Industry Perspective: What are some of the main security concerns for data center managers today?
Rainer Enders: The evolution of modern data centers, while beneficial for many reasons, is exposing serious security pain points along the way. For one, as data centers grow in size to keep up with enterprise computing needs, it becomes increasingly difficult for IT managers to adequately protect all corporate assets, which include everything from data and documentation to software and supplies. As capacity expands, data center managers are finding it harder to maintain critical IT compliance and security measures, such as managing and de-provisioning privileged user access, and running compliance reports that are growing in both depth and volume. Additionally, with the rising popularity of virtualized and cloud environments, data center managers are tasked with baking security into all compute, network, storage and hypervisor layers. This is a considerably difficult task, in light of the numerous emerging attack vectors that constantly increase in sophistication, such as ever-morphing advanced persistent threats (APTs) that are compromising critical corporate information.
IP: What specific security challenges arise as companies outsource to the cloud and rely on remote services with increasing frequency?
RE: The most critical security challenges that arise in cloud deployments are compromises to remote access connections—in the form of session-hijacking attacks, for example—and compromises of cloud-hosted resources, such as virtual machines, from within the hosted provider network. Insufficient security architectures and controls in operator networks can cause great harm. A major compromise can not only lead to a significant loss of critical data, but it can also infiltrate systems and serve as a platform for attacks against other systems or networks.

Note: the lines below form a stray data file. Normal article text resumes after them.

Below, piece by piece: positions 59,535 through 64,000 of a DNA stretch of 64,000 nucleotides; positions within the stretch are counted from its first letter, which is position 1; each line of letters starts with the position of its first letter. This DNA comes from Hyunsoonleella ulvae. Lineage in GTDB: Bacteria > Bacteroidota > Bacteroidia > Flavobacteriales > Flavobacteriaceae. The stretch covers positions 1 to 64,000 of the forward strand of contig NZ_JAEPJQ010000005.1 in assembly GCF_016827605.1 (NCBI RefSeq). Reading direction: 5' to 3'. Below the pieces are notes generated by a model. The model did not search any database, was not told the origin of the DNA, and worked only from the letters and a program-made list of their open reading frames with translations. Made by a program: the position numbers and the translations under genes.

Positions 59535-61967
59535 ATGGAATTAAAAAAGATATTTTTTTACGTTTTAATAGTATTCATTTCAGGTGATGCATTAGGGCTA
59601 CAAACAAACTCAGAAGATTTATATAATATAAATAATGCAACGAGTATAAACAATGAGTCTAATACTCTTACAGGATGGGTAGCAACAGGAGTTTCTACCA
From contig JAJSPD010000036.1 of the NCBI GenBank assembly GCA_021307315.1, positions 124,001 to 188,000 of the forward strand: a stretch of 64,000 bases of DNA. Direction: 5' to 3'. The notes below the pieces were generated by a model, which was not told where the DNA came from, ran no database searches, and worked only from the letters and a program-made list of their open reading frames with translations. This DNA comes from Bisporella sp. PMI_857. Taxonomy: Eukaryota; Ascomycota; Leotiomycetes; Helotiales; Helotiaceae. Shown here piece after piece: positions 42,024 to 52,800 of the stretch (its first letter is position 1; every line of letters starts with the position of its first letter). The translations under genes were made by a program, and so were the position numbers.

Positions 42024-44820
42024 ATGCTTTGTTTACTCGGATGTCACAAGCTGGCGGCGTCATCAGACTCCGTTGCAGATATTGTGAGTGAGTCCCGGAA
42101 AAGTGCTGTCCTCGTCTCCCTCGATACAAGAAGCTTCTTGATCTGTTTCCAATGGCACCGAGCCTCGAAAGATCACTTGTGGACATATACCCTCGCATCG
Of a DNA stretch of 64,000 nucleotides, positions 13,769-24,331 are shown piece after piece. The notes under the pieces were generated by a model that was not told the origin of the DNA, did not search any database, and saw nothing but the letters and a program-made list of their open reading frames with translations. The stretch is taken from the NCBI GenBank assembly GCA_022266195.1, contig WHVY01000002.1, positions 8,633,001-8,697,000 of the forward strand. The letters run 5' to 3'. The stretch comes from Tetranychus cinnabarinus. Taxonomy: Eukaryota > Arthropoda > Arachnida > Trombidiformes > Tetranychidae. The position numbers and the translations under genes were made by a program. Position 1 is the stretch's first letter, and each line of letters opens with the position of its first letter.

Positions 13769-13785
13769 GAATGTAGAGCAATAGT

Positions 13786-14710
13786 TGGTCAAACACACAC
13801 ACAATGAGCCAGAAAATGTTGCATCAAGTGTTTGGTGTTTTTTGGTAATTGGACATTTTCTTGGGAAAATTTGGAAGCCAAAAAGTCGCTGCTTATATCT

IP: What is the role of VPNs in enabling secure communication and service provisioning over the Internet?
RE: A virtual private network (VPN) not only secures all data transfers in an encrypted tunnel, but it also seals the communication as early as Internet dial-up, which is the most frequent vector for cyber-attacks. The optimal VPN solution offers the greatest possible flexibility, including support for IPsec and SSL, as well as seamless roaming capabilities between various communication media, such as LAN and Wi-Fi. It also enables IT administrators to centrally manage all clients, users and other relevant components of the VPN infrastructure. Remote services to critical infrastructure must be properly protected by means of the strongest secure remote-access technology such as IPSec VPN. It is no coincidence that IPSec is an integral component to IPv6, the next emerging Internet Protocol.
IPsec VPN clients, in particular, provide transparent Layer 3 remote access and offer high-level security in the form of strong authentication and authorization. Furthermore, they allow information-security professionals to tie in additional security functions, preventing malicious external attacks. Other potential security functions include hot-spot logon, managed endpoint dynamic firewalls and endpoint-protection policies. Lastly, IT managers should integrate VPNs into existing identity-management platforms and processes, including full automation of user provisioning, delivering high-end security, operational efficiency and cost effectiveness.
Stay tuned for Part Two of this Q&A next week.